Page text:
Editors note: A previous version of this story mistakenly stated Pharmapsil was the first licensed Lethbridge organization. They are in fact not licensed yet. Global News regrets the error.
PhD candidate at the University of Lethbridge (UofL), Gregory Robinson, is taking a closer look at the other health benefits of mushrooms.
“Psychedelic mushrooms are not the only magical mushrooms, the non-psychedelic ones have a lot of cool properties too,” said Robinson.
Working with Dr. Igor Kovalchuk in the Department of Biological Sciences at the U of L, Robinson is creating techniques for consistent and strong mushroom extractions that can help with skin and hair, muscle growth, sexual libido, diabetes, as well as heart, brain and gut health.
“Mushroom extracts have been selling for a long time. It’s just that we haven’t made targeted formulations for all these different areas,” said Robinson.
In 2022, he launched his psychedelic pharmaceutical research and development company, Mycos Biotech, extracting mushroom metabolites and turning them into supplements.
“It’s similar to psilocybin except they’re not hallucinogenic,” explained Robinson. “They have a wide range of benefits,and have been consumed for millennia in China and so we know there are very little to no toxic effects of these metabolites.”
Last week, his company won the grand prize for 150Startups as the best student startup for 2023 for Mycos Biotech’s Sexy Shroom supplement currently being sold in the United States. Robinson hopes to one day bring the non-psychedelic supplements to Canada.
“We’re a psychedelic hub for a bunch of different research in Lethbridge,” he said.
Herbal Apothecary and Pharmapsil, Lethbridge businesses focused on the benefits of mushrooms, work with the U of L research department to continue research for the medical use of psilocybin.
“It’s really exciting and fun to be on the beginning side of something very brand new. We’re huge mushroom lovers, we cultivate our own medicinal mushrooms and just to add the psilocybin into the mix will be really exciting,” said Cami Tanner, owner of Herbal Apothecary and Pharmapsil.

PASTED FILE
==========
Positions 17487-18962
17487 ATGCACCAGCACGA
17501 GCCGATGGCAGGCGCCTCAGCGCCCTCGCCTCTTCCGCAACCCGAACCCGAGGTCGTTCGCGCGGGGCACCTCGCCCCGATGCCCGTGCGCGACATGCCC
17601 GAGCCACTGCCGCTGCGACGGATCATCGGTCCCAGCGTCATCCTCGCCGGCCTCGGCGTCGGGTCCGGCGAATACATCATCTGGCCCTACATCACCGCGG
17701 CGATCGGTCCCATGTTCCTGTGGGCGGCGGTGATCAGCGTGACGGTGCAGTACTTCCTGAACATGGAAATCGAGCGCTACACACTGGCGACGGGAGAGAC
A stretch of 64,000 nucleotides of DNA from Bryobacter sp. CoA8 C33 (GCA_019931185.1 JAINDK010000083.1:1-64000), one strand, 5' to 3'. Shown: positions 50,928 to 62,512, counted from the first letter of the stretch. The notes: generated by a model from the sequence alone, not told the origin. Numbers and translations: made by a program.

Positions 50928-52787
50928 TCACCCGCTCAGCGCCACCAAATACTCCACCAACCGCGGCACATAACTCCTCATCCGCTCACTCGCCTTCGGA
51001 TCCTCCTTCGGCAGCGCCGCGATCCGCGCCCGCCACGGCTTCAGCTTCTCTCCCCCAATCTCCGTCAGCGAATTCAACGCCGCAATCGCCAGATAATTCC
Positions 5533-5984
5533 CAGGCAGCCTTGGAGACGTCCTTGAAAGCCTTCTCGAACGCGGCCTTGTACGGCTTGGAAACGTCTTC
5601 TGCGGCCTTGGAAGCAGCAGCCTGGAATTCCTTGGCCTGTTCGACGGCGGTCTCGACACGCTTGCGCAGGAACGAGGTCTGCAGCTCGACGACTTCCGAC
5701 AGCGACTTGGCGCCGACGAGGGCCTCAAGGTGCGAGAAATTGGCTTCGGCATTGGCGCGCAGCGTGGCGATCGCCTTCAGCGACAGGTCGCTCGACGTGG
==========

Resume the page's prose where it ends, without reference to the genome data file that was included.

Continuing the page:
According to Health Canada, there are only 48 licensed companies across Canada that grow magic mushrooms.
“One company in Lethbridge holds a license to produce psilocybin, from a total of 48 companies around the country holds a license to produce psilocybin. As such, this one license accounts for approximately 2% of licenses to produce psilocybin across Canada,” said Charlaine Sleiman, spokesperson for Health Canada.
“We really are looking to put Lethbridge on the map with this,” said Tanner whose businesses are currently waiting to be licensed.”
Dr. Lauren Zanussi, mental health lead and psychiatrist at SABI Mind in Calgary, is currently working on a psilocybin trial for alcohol addiction. He agrees with keeping psilocybin regulated as a medical treatment to maintain the potency of research that can be used for potential life-changing uses.
“It’s all about being able to show what we can do medically with it and where the potential benefits are, and to squeeze as much out of it for the benefit of people as we can,” said Zanussi.
He points to addiction, depression and anxiety as just a few conditions that could be treated using psylosybin.
“I feel like we can get bottled in Alberta as an oil and gas sort of province — there’s real opportunities to do things like cultivate psilocybin and other agents and to be leaders about how to produce it, how to produce it safely, how to demonstrate that it’s safe and regulated,” said Zanussi. “While we’re all enthusiastic and we’re hopeful, we also have to be patient with making sure that we’re doing it in the right way.”